A remote mountain village is a village in the mountains, which do not need to be called rugged. Not all villages are picturesque, neither are they sleepy. If a meadow were not lush, it would be a field. Hills need not roll, nor suburbs sprawl. An Englishman's home might be his castle, but his house is never palatial - even if he would like to live in a palace.
Awards ceremonies do not have to glitter. Famous implies fame, so give a person's name and what they do - if the reader has heard of them then the label is unnecessary. If the reader has not, it is inaccurate.
If we call someone respected, tell the reader by whom that person is respected. If we call someone defiant, say who or what is being defied.
If we are writing about nanotechnology, gene therapy, cell computing, transgenic breeding, missions to Mars and so forth, the label high-technology, or worse, high-tech, is pointless.
Be temperate in language and keep a sense of proportion
English vs American:
Note: This part is for journalists working for media organisations that use UK English
Avoid American phrases such as "meet with" or "consult with". In English, we meet people or consult them, there is no need for a with. Also, the phrase "will likely", should be "will probably" or "is likely to".
We play down, not downplay, park in car parks, not parking lots, buy aspirin from pharmacies or chemists, not drugstores, and put our shopping in the boot, not trunk, and to check the oil we lift bonnets, not hoods. We do not go downtown, but to the city or town centre. Home town is two words.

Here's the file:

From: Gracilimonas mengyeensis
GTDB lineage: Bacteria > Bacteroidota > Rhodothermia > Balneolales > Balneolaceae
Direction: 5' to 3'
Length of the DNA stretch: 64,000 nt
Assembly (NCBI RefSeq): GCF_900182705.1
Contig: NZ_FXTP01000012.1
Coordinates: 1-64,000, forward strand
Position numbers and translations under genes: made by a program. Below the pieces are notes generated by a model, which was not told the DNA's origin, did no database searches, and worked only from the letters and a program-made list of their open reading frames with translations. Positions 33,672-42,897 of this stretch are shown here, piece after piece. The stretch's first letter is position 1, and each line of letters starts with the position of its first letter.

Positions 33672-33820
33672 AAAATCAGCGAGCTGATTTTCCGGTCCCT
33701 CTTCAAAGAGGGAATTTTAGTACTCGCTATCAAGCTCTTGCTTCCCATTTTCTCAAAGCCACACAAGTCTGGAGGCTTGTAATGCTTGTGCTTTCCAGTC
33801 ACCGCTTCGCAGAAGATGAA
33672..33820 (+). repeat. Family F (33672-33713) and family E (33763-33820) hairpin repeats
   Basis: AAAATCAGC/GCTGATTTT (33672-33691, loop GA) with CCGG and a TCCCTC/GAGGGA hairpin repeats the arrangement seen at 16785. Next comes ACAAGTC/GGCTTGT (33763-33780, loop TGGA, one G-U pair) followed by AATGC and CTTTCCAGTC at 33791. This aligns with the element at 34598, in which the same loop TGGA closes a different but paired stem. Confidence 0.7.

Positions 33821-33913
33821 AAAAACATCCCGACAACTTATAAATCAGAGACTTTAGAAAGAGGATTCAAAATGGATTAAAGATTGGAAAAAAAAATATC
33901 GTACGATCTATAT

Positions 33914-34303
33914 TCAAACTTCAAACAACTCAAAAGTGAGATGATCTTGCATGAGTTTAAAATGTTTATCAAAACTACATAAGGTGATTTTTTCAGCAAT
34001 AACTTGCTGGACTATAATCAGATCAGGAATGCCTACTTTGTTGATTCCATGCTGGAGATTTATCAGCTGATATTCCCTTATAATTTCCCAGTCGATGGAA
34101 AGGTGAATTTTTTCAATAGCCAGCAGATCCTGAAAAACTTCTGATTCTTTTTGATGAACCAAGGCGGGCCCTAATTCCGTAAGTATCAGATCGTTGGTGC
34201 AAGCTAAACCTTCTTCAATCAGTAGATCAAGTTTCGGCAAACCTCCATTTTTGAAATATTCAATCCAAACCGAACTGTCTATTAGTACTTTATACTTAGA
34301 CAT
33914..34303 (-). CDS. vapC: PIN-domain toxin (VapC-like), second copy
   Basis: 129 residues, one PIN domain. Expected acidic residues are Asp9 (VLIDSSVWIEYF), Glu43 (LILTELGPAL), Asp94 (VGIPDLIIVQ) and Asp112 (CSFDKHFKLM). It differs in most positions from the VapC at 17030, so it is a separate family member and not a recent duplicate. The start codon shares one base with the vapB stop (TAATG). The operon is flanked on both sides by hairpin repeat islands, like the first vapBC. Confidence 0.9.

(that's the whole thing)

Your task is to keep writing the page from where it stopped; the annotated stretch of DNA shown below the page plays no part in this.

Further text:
Ex-servicemen are not necessarily veterans and in English we bring up our children and raise our livestock. Gunned down means shot.
One may contest a ruling, but must protest against or appeal against one.
We have lawyers or solicitors, not attorneys. The word lawmaker to mean an elected politician conjures up pictures either of Judge Dredd or New Age nonsense. Use politician, senator, congressman or congresswoman, member of parliament or MP, whichever is appropriate.
A period of time can be from Monday to or until Friday, or from January to or until June, but never Monday through Friday or January through June.
Forthcoming, not upcoming, and prefer before to ahead of.
Facts vs false impressions:
Journalism vs PR
A journalist’s job is to report news, not promote governments or businesses. It is often disingenuous to say that, while in power, political party X reduced unemployment. It is more accurate to say that unemployment fell during party X’s time in power. Similarly with crime, health, inflation and other broad statistics.
When a global supermarket chain says that it is investing $50 million to open a new store and create 300 jobs, it is actually speculating with the money and employing 300 people. Remember that in doing so it may well put scores of smaller shops out of business within 10 miles of its store and more people out of work than it is to employ.
Similarly, a multinational company setting up in a country with cheap labour is not investing in that region and its people. It is more likely to be receiving government grants or other incentives to relocate, and closing factories elsewhere where wages are higher and existing incentives have run their term. In a few years, it will probably move again for similar reasons.
Beware of the phrase “was forced to”. If my car breaks down, I am not forced to walk anywhere. If I am the heir to a throne, I am not forced to divorce my wife because she cannot bear me a son. If a politician changes tack because it is politically expedient to do so, it does not mean that he was in any way forced.
The expression is dangerous because it allows people or organisations to externalise responsibility. A company that sacks a quarter of its workforce so that it can maintain a dividend was not forced to do it, it chose from many options - it is just that a listed company would never countenance any other.